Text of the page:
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story.lead_photo.caption LYNN KUTTER ENTERPRISE-LEADER Lincoln Bright Futures held its annual Thanksgiving banquet last week to show appreciation to all who volunteer for the program. Children in the district wrote down what they are thankful for on leaf cutouts and these were used to decorate the tables. This child listed "god, mom, dad, Chesus, grandparents, mrs. wood, books, brother, sister."

LINCOLN -- Out of 70 Bright Futures communities in eight states, Lincoln Bright Futures is regularly referred to as one of the model programs, said Kim Vann, executive director of Bright Futures USA in Joplin, Mo.

Vann was one of many guests who attended a Thanksgiving meal hosted by Lincoln Bright Futures last week to thank volunteers for giving "time, talents and treasures" to help students in the Lincoln Consolidated School District.

"I feel like Lincoln is a hidden gem," Vann said. "It is a giving community that uses all the parts of the frameworks for Bright Futures."

Vann said Lincoln Bright Futures brings together the school and community to serve students and is teaching students to give back themselves.

"Lincoln gets it," Vann said. "When I think of Lincoln, I smile because they get it."

Vann said many smaller schools and communities that do not have the resources found in larger communities would use that as an excuse not to meet needs.

That's not the case in Lincoln, she said.

"That's not the attitude here. They don't give up until they've solved the needs or problems facing their students."

Bright Futures also succeeds in Lincoln, Vann said, because school Superintendent Mary Ann Spears supports and has a vision for the program and coordinator Donna Thompson has a "heart of gold" and goes above and beyond to help meet students' needs.

Lincoln joined the national Bright Futures organization based out of Joplin, Mo., in May 2015. The first year it met 838 needs by providing items such as shoes, socks, underwear, clothes and backpacks.

The goal of Bright Futures is to have every child's basic needs met so that he or she can achieve success and graduate.

The program provides a central place to help schools meet the needs of their students by networking with civic groups, churches, parent groups, businesses and individuals in a community.

Lincoln's program has a Bright Futures advisory board and a Facebook page. Thompson uses the Facebook page to post needs that children have and the objective is to meet these needs with 24 hours.

Jana Claybrook, master executive teacher with Lincoln schools and an advisory board member, opened the Thanksgiving banquet by thanking those in the room.

"It's all about community and all of you in this room have given one of these things, time, talent or treasures," Claybrook told more than 60 people in the community room at the school's administration office on Nov 6.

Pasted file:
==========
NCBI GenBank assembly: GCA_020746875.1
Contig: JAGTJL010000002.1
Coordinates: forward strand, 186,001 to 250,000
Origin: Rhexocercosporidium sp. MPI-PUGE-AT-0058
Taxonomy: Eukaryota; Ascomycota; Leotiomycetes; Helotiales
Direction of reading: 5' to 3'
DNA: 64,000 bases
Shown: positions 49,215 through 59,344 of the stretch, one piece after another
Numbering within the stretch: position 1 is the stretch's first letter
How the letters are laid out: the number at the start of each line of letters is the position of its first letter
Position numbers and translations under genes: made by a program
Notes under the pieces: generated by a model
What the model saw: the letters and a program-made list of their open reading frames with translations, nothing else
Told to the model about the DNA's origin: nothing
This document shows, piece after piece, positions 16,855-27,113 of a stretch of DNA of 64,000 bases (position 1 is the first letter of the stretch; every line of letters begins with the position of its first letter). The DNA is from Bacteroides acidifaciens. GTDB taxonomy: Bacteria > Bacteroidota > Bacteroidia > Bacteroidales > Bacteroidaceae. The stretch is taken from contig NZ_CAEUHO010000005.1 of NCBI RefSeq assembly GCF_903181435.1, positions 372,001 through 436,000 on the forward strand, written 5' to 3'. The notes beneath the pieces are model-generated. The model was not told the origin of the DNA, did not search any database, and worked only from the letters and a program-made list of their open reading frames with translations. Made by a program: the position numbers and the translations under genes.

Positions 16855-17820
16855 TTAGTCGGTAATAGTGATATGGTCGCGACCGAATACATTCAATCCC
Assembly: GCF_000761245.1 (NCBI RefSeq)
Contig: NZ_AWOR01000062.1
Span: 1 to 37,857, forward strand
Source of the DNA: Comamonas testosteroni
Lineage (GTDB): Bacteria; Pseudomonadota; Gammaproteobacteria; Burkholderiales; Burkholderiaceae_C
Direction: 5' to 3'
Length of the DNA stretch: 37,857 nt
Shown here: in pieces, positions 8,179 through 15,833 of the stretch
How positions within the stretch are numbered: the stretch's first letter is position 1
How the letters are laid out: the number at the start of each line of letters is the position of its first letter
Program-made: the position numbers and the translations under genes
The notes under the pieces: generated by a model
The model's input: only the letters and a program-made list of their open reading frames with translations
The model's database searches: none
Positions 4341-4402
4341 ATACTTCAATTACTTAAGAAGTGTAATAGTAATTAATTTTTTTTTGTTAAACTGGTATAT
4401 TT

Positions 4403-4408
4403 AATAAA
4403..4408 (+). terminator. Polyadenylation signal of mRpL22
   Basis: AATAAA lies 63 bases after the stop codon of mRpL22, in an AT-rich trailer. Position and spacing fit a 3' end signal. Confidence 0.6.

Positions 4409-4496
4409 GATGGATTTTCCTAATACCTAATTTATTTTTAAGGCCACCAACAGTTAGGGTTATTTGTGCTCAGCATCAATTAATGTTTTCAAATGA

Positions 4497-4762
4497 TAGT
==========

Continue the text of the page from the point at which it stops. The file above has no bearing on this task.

"We connect the school and the community together and make prospective leaders for the future. That's what our goal is for our students, to learn about service learning along the process."

During the past year, Lincoln Bright Futures met 522 specific needs identified through its Facebook page, Claybrook said.

Needs met included numerous pairs of shoes, four water bills, two electric bills, a water pump donated for a family who had been without water, diapers, four caps and gowns for 2019 and two for 2020 graduation, two senior yearbooks, three prom tickets, three senior trips, various club fees for students, school supply fees, auto repair and labor donated, travel size soaps and shampoos for hygiene bags, and toothbrush sets and toothpaste.

Lincoln Bright Futures also is involved in other activities to help students.

The annual Back to School Bonanza served 99 families with 212 children this year. The Little Free Food Pantry, now located outside the administration office, provides snacks for students.

A Lunch Buddy program pairs mentors with children. This year, 25 volunteers are eating lunch with an elementary or middle school student.

The district's Angel Tree program, which provides Christmas gifts for children, served 250 children last year. So far for 2019, 170 children are signed up as angels. Every child on the Angel tree receives two outfits, shoes and socks, underwear, coat, hat, hygiene and an age-appropriate toy.

Claybrook said the Bright Futures program provides opportunities for students to give back. Several student groups helped with the Back to School Bonanza and two groups are responsible for the Little Free Food Pantry.

The program is described as a "hand up, not a handout," Claybrook said.

Spears also pointed out that most needs are met very quickly through the Facebook page. One instance, she said, was a high school student who needed steel-toe shoes for a new job. Within a couple hours, someone met the need, Spears said.

Bright Futures Lincoln has some money to meet needs but has not had to use the reserve fund very much because the community is stepping in to help, Spears said.

"We post it on Facebook and people get back pretty quickly. I think that's amazing for our community," Spears said.

Special guests at the Thanksgiving banquet included Mayor Doug Hutchens, police Chief Kenneth Albright, state Rep. Charlene Fite (R-District 80), Lincoln Chamber members, Lincoln Kiwanis members, school administrators, School Board members and those from the community.

Claybrook, looking out over the room, said, "It's taking all of us to serve our kids."

General News on 11/13/2019

Print Headline: A 'Model' Program: Lincoln Bright Futures

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